For the past decade, the well known polling organization, the Barna Group, has been tracking the numbers of pastors who identify their churches as “Calvinist or Reformed” vs. “Wesleyan or Arminian”. The report of their findings brings pretty good news almost all around. Here are some notable points from the study (quotes have been taken from the full study, which we recommend you read):
“Currently, about three out of every 10 Protestant leaders say this phrase accurately describes their church (31%). This proportion is statistically unchanged from a decade ago (32%). In fact, an examination of a series of studies among active clergy during the past decade indicates that the proportion that embraces the Reformed label has remained flat over the last 10 years.”
“Pastors who embrace the term “Wesleyan or Arminian” currently account for 32% of the Protestant church landscape – the same as those who claim to be Reformed. The proportion of Wesleyan/Arminian pastors is down slightly from 37% in 2000.”
Arminian churches are typically bigger. Calvinist churches have grown in number by about 13% from 10 years ago while Arminian churches have grown by about 18%.
“In terms of the age of pastors, among the youngest generation of pastors (ages 27 to 45), 29% described themselves as Reformed, while 34% identified as Wesleyan. Pastors associated with the Boomer generation (ages 46 to 64) were evenly split between the two theological camps: 34% Reformed, 33% Arminian. Pastors who were 65 or older were the least likely to use either term: 26% and 27%, respectively.”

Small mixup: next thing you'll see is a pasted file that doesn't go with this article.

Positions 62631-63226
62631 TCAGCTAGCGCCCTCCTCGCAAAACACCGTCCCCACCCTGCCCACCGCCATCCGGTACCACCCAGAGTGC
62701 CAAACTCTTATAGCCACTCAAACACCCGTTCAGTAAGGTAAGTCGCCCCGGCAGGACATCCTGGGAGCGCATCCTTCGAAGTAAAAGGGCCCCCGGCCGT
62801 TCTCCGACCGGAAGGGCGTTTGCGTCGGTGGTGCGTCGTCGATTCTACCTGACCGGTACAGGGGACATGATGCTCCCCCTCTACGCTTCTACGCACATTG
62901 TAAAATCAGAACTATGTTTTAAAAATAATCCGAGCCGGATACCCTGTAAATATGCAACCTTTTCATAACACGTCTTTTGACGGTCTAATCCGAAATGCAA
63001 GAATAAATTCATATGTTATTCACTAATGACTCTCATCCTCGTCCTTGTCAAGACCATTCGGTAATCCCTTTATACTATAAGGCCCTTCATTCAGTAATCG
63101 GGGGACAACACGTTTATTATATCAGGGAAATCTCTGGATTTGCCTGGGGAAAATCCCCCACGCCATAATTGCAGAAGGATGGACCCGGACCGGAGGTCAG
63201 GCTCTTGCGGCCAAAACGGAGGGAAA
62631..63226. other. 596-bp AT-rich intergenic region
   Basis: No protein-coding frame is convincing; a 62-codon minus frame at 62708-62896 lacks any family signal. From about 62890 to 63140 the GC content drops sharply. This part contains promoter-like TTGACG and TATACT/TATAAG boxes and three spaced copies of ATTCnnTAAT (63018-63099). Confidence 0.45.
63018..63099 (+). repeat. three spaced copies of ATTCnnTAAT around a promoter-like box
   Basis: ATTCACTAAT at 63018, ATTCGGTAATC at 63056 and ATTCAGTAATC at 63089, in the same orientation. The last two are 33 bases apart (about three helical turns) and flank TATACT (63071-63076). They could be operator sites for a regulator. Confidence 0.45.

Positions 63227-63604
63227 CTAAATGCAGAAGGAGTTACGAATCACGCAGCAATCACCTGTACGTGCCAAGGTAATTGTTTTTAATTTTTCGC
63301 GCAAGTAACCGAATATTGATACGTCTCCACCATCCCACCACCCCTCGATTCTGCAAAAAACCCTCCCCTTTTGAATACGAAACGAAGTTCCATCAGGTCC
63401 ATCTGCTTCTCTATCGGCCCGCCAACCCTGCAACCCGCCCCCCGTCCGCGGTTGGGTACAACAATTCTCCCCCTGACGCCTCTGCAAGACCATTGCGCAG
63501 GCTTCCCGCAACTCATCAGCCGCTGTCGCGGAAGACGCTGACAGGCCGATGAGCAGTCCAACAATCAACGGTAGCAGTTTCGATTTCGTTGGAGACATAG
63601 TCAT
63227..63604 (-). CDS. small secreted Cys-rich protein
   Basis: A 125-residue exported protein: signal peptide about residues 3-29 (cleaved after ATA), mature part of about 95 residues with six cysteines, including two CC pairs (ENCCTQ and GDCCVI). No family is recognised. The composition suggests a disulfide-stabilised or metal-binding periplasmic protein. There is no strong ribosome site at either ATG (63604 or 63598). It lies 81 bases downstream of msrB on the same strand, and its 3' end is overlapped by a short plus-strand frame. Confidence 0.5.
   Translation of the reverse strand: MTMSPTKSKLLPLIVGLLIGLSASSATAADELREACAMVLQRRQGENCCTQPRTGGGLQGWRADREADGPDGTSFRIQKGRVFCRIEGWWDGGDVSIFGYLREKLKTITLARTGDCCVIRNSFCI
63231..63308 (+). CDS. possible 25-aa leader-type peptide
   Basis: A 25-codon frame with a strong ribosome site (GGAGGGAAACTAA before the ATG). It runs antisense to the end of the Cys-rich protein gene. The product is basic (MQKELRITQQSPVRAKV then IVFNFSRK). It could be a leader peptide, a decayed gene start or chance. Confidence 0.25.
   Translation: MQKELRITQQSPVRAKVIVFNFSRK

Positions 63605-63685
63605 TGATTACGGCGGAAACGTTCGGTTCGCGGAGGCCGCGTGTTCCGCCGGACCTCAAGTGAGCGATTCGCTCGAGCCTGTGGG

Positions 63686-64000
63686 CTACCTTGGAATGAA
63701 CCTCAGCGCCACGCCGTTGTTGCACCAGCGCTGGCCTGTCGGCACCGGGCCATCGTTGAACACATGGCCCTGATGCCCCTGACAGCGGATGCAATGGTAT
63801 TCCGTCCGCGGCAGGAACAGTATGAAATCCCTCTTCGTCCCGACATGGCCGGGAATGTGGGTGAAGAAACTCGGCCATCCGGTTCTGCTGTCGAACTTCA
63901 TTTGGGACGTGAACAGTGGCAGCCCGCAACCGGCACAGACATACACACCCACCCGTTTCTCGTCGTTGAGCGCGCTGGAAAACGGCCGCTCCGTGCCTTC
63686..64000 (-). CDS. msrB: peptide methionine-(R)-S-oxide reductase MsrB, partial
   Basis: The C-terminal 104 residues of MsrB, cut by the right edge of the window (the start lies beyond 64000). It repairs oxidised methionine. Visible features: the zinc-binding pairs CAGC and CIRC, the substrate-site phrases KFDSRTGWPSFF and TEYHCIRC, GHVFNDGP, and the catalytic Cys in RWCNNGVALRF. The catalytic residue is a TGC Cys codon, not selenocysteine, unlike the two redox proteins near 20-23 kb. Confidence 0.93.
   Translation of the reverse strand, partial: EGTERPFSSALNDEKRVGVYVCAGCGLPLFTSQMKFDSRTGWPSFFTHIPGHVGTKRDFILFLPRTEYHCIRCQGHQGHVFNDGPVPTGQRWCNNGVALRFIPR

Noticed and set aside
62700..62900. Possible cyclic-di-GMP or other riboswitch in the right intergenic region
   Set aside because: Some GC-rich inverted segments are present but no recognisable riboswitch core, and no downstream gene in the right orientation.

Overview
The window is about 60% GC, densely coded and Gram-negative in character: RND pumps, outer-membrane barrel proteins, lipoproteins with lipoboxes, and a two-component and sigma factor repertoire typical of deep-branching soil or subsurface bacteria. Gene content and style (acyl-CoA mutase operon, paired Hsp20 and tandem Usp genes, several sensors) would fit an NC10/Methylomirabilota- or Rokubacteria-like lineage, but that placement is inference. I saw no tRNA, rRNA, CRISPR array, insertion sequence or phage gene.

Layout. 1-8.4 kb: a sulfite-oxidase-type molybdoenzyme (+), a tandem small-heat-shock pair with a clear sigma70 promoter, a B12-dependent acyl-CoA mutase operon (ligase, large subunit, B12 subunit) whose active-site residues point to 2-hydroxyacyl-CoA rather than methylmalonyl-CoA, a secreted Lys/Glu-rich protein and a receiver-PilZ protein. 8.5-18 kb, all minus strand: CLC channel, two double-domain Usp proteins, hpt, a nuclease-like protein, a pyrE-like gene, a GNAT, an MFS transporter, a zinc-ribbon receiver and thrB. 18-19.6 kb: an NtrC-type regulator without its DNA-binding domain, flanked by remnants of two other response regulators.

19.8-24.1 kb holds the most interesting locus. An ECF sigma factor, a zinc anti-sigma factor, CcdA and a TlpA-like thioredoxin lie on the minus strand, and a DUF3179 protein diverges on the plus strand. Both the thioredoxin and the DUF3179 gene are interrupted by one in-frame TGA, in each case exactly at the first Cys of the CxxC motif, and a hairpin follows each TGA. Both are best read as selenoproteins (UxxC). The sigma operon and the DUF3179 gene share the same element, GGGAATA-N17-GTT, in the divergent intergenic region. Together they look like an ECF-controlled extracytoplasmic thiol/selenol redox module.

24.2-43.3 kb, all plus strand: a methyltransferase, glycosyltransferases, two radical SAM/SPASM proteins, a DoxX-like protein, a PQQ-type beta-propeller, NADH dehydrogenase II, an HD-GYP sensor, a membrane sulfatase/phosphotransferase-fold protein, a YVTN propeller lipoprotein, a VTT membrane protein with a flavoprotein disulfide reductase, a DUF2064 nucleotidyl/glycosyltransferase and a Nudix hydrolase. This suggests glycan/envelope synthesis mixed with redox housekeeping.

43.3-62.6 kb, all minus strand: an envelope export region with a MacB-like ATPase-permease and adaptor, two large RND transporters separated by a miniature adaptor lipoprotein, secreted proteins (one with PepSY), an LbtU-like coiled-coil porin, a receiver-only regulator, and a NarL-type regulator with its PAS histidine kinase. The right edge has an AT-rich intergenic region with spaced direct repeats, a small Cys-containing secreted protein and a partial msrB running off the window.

“Regionally, Reformed churches were most common in the Northeast, while least common in the Midwest. Wesleyan/Arminian congregations were equally likely to appear in each of the four regions.”
Quite surprisingly, “The study found that 31% of pastors who lead churches within traditionally charismatic or Pentecostal denominations were described as Reformed, while 27% identified as Wesleyan/Arminian.”
Also surprising: “Despite the common public view of Reformed churches being doctrinally conservative, a greater proportion of these leaders described themselves as “theologically liberal” than was true among Wesleyan/Arminian leaders (17% versus 13%).”
David Kinnaman, “who serves as Barna Group president, concluded, ‘there is no discernable evidence from this research that there is a Reformed shift among U.S. congregation leaders over the last decade. Whatever momentum surrounds Reformed churches and the related leaders, events and associations has not gone much outside traditional boundaries or affected the allegiances of most [sic] today’s church leaders.’ ”
This study focused on pastors. Personally, I would guess that Calvinism has been growing among church attenders, especially in Calvinistic churches. There are probably many who attend Calvinistic churches who are not Calvinistic themselves; indeed, there are SEA members who attend Calvnistic churches. But I suspect that Calvinism has also been growing in Arminian churches. The influence of popular Calvinistic church leaders has probably been reaching many laymen through Christian media, including books, magazines, and the internet. Moreover, I have the impression that there may be many being trained in seminary now who are Calvinist or will become Calvinist and will become pastors, and perhaps significantly change these polling figures. Hopefully not. SEA exists partially to keep this from happening by lovingly and respectfully promoting and advancing sound, biblical Arminian theology, and refuting Calvinism. For now, the news is good. May the Lord bring his truth to prevail in his Church! To him be all glory, praise, and honor.